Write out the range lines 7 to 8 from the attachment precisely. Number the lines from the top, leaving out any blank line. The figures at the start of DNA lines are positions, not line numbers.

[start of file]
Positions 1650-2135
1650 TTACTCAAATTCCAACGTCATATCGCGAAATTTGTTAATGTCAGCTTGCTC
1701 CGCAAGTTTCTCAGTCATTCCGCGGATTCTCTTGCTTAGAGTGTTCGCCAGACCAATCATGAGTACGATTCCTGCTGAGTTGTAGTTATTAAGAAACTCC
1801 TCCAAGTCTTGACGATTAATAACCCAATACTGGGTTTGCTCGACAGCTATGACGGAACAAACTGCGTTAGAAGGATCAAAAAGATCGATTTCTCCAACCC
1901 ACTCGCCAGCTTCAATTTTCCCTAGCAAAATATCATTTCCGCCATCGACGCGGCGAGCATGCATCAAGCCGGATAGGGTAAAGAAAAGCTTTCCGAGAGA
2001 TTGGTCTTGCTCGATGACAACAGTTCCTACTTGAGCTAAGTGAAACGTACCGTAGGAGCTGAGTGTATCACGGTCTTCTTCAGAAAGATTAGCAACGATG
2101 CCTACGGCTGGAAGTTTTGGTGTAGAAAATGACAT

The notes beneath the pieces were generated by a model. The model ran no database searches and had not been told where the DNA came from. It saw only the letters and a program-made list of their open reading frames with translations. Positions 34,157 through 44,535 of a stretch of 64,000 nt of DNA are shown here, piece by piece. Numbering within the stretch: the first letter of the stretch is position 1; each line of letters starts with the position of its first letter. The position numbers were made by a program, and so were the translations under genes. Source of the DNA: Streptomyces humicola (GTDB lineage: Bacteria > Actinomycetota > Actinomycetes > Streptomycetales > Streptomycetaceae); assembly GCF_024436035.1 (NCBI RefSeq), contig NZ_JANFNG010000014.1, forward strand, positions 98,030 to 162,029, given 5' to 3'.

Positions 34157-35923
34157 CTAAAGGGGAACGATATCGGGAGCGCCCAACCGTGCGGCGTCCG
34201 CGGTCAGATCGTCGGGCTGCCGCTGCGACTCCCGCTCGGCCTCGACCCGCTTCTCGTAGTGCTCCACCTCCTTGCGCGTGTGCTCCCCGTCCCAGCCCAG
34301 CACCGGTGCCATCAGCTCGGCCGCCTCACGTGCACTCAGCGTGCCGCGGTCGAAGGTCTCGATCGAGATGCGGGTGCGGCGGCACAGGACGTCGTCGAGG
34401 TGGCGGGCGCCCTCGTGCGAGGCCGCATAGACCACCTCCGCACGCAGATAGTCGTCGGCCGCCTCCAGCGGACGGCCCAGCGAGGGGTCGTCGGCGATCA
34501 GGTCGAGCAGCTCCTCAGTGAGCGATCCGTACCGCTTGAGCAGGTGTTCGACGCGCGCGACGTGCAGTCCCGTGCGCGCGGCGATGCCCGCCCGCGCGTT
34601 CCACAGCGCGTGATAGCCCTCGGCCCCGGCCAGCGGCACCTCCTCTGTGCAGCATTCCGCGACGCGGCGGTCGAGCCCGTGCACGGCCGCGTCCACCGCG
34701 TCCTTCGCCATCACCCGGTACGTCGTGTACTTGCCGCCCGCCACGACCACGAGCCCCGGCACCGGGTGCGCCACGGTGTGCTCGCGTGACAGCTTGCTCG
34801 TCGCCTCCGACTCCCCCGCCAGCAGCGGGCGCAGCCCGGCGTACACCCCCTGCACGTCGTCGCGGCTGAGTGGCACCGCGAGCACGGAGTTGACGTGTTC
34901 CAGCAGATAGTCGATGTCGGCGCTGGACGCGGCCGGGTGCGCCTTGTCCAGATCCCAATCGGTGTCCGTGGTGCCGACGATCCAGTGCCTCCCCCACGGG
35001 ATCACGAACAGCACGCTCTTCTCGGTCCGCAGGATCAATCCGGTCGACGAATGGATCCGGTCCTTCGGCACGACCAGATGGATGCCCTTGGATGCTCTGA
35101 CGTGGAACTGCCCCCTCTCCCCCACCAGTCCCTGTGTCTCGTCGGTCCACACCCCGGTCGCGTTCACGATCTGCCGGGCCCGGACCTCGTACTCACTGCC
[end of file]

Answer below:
2101 CCTACGGCTGGAAGTTTTGGTGTAGAAAATGACAT

The notes beneath the pieces were generated by a model. The model ran no database searches and had not been told where the DNA came from. It saw only the letters and a program-made list of their open reading frames with translations. Positions 34,157 through 44,535 of a stretch of 64,000 nt of DNA are shown here, piece by piece. Numbering within the stretch: the first letter of the stretch is position 1; each line of letters starts with the position of its first letter. The position numbers were made by a program, and so were the translations under genes. Source of the DNA: Streptomyces humicola (GTDB lineage: Bacteria > Actinomycetota > Actinomycetes > Streptomycetales > Streptomycetaceae); assembly GCF_024436035.1 (NCBI RefSeq), contig NZ_JANFNG010000014.1, forward strand, positions 98,030 to 162,029, given 5' to 3'.